“Still, the worst thing about Mirai is that it leverages the horrible security decisions made by a handful of manufacturers of Internet-connected devices.”
This sentence is really an understatement by the author Sean Gallagher in an article published on Arstechnica. It speaks to the global problem in attitude manufacturers have toward security and making secure products. Now a days one would think everyone would have the realization that if something connects to the internet, it is now open game for attack. That’s the world we live in. Let me be really clear—if a device connects to the internet, or is internet aware, it is open for attack. The Mirai IoT botnet attack that occurred last week did nothing more than put a period on that sentence.
Recall the Mirai attack managed to control millions, yes millions, of devices that connect to the internet. Now to be fair, traditional thinking probably permitted that.
You may be asking right now, “What the heck is the Internet of Things?” IoT, as it is also called, is what we call all of our gadgets that are internet aware. These are gadgets that can talk to each other, and to us humans, across the internet. Things like smart TVs, refrigerators, those smart doorbells, surveillance video cameras, sensors, DVRs, some routers, and other devices. When we buy these devices many of us take them home, or to the office, plug them in and they just work.
There are tons of articles out there now talking about the security breach at the OPM. One such article from the Wall Street Journal points out an attack vector coming in from a third party vendor. Wow.
I think in this day and age of computing there really is no excuse for when breaches occur. It’s one thing to have the latest and greatest tools in place and the right mix of human analysts looking the data over. It’s quite another to leave the doors open with old or outdated technology.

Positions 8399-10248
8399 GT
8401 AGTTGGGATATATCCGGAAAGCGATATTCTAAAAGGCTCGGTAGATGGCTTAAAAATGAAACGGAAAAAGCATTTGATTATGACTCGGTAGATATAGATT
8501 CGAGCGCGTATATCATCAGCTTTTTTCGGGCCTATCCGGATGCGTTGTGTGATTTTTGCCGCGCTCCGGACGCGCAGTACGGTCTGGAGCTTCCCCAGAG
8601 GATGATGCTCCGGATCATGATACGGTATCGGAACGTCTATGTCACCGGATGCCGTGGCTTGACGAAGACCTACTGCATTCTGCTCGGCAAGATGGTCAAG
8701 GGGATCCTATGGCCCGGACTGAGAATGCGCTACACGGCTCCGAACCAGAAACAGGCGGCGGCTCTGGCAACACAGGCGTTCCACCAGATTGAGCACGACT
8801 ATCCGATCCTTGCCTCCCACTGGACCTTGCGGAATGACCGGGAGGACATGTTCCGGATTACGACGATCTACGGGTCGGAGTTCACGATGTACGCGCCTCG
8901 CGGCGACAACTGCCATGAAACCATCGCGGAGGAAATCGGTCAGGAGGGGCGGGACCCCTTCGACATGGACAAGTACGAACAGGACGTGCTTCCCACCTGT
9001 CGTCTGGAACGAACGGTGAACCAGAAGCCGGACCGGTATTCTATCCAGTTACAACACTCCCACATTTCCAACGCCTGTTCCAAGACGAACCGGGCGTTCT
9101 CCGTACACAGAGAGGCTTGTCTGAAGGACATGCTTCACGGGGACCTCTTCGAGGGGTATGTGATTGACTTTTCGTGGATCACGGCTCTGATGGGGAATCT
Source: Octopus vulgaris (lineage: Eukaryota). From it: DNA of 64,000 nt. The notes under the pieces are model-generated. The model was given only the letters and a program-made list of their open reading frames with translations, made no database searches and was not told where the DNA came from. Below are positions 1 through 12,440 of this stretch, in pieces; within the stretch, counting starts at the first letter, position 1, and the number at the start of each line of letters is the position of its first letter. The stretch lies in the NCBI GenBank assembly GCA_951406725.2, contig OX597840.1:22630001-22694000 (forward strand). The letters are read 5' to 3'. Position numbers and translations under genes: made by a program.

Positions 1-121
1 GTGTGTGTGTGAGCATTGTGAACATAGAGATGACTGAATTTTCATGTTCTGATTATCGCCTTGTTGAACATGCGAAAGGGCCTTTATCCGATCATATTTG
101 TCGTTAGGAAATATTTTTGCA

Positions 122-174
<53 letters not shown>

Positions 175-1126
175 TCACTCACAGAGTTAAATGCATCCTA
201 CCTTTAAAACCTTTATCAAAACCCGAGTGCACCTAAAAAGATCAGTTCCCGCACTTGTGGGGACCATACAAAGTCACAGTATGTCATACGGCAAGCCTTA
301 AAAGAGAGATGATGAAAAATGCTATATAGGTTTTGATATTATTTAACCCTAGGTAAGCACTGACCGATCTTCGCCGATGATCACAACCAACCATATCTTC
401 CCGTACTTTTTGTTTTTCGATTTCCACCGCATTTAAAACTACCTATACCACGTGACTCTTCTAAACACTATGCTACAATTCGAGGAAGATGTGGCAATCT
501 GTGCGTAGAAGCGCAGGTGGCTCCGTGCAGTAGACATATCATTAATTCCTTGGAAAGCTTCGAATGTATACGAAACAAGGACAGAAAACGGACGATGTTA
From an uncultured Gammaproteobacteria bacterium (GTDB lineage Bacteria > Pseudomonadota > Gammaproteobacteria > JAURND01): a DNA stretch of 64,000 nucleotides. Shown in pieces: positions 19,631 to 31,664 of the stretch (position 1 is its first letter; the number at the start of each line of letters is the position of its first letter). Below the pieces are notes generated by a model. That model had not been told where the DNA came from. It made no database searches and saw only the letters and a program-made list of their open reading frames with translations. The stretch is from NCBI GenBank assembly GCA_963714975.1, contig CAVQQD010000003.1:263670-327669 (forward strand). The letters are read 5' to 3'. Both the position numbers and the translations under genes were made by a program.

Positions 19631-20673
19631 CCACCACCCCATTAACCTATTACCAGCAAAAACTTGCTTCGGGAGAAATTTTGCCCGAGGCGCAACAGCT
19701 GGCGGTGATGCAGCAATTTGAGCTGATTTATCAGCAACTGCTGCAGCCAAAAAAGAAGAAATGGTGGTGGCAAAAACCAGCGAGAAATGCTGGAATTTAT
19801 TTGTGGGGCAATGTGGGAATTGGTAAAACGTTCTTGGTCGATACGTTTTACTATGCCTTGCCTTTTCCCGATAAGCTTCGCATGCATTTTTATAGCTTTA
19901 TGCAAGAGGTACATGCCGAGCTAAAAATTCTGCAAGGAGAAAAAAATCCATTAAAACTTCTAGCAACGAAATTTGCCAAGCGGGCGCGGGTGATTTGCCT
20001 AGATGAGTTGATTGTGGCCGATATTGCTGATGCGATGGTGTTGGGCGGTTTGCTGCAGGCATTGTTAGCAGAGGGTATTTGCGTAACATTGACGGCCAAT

How does a government organization, or even a regular commercial business, get these things fixed? The answer is very simple. Criminalize the data loss and hold CEO’s or top government brass accountable; meaning they will be prosecuted for some kind of criminal liability.
Wouldn’t that change the focus on how information security is implemented? If you, as top boss, knew you could go to jail because you didn’t put enough of a priority on securing the data you work with, don’t you think you would make different decisions?
Here’s an example of borderless, worldwide crime. Remember the TJ Maxx data breach? More details are coming out. A couple details it brings to the top:
1. Location, location, location. Meaningless with digital crime. A worldwide reach is possible right to your backyard.
2. Wireless is a threat. Configure it properly. When done right it can work. Haphazardly…watch out.
Be smart people…from the Mom and Pop shops all the way up to the huge corporations. It doesn’t matter. Secure it.
I found this article on darkReading today. I just shake my head when I read about these kinds of things. Basically, a school in Pennsylvania had another data breach from a student at a life experienced age of 15. He thought it would be fun to sneak into the network and steal 55,000 PII information.
The interesting points in the story, as reported, are this: